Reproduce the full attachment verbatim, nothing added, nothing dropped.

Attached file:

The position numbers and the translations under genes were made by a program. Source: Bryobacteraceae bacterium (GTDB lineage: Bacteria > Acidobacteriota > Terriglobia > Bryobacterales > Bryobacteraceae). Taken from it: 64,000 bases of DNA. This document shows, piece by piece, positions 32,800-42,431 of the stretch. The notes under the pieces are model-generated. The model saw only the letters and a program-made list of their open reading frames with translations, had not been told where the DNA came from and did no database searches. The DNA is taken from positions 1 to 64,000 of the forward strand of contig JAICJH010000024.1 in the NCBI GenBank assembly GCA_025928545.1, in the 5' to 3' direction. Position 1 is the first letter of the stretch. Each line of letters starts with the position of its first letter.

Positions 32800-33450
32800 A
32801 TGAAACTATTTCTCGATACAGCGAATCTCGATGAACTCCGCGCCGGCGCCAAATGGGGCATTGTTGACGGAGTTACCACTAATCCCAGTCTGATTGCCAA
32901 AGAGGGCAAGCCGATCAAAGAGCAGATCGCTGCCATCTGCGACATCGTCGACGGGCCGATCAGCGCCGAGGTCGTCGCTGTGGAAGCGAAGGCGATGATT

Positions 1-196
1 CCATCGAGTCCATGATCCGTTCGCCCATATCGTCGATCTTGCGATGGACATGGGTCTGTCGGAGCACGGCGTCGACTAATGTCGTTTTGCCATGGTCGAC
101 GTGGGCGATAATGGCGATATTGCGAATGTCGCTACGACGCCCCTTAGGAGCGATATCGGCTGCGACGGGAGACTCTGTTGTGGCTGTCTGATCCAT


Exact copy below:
The position numbers and the translations under genes were made by a program. Source: Bryobacteraceae bacterium (GTDB lineage: Bacteria > Acidobacteriota > Terriglobia > Bryobacterales > Bryobacteraceae). Taken from it: 64,000 bases of DNA. This document shows, piece by piece, positions 32,800-42,431 of the stretch. The notes under the pieces are model-generated. The model saw only the letters and a program-made list of their open reading frames with translations, had not been told where the DNA came from and did no database searches. The DNA is taken from positions 1 to 64,000 of the forward strand of contig JAICJH010000024.1 in the NCBI GenBank assembly GCA_025928545.1, in the 5' to 3' direction. Position 1 is the first letter of the stretch. Each line of letters starts with the position of its first letter.

Positions 32800-33450
32800 A
32801 TGAAACTATTTCTCGATACAGCGAATCTCGATGAACTCCGCGCCGGCGCCAAATGGGGCATTGTTGACGGAGTTACCACTAATCCCAGTCTGATTGCCAA
32901 AGAGGGCAAGCCGATCAAAGAGCAGATCGCTGCCATCTGCGACATCGTCGACGGGCCGATCAGCGCCGAGGTCGTCGCTGTGGAAGCGAAGGCGATGATT

Positions 1-196
1 CCATCGAGTCCATGATCCGTTCGCCCATATCGTCGATCTTGCGATGGACATGGGTCTGTCGGAGCACGGCGTCGACTAATGTCGTTTTGCCATGGTCGAC
101 GTGGGCGATAATGGCGATATTGCGAATGTCGCTACGACGCCCCTTAGGAGCGATATCGGCTGCGACGGGAGACTCTGTTGTGGCTGTCTGATCCAT